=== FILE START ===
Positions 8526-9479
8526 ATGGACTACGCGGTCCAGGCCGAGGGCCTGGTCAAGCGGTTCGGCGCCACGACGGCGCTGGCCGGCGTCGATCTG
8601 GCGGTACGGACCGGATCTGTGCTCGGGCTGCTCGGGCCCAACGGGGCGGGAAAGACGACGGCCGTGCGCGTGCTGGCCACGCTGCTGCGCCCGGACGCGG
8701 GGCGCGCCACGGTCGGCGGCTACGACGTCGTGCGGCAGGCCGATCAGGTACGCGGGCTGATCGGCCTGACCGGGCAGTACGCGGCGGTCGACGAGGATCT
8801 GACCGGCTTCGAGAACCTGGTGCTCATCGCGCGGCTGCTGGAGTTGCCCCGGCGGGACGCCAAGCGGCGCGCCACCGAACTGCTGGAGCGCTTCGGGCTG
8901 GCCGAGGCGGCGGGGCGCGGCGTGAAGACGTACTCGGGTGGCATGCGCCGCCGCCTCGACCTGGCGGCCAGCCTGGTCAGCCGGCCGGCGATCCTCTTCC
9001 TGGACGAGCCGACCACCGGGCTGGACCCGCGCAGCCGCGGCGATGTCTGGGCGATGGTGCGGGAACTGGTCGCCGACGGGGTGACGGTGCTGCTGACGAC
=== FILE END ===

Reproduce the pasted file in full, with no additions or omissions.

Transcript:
Positions 8526-9479
8526 ATGGACTACGCGGTCCAGGCCGAGGGCCTGGTCAAGCGGTTCGGCGCCACGACGGCGCTGGCCGGCGTCGATCTG
8601 GCGGTACGGACCGGATCTGTGCTCGGGCTGCTCGGGCCCAACGGGGCGGGAAAGACGACGGCCGTGCGCGTGCTGGCCACGCTGCTGCGCCCGGACGCGG
8701 GGCGCGCCACGGTCGGCGGCTACGACGTCGTGCGGCAGGCCGATCAGGTACGCGGGCTGATCGGCCTGACCGGGCAGTACGCGGCGGTCGACGAGGATCT
8801 GACCGGCTTCGAGAACCTGGTGCTCATCGCGCGGCTGCTGGAGTTGCCCCGGCGGGACGCCAAGCGGCGCGCCACCGAACTGCTGGAGCGCTTCGGGCTG
8901 GCCGAGGCGGCGGGGCGCGGCGTGAAGACGTACTCGGGTGGCATGCGCCGCCGCCTCGACCTGGCGGCCAGCCTGGTCAGCCGGCCGGCGATCCTCTTCC
9001 TGGACGAGCCGACCACCGGGCTGGACCCGCGCAGCCGCGGCGATGTCTGGGCGATGGTGCGGGAACTGGTCGCCGACGGGGTGACGGTGCTGCTGACGAC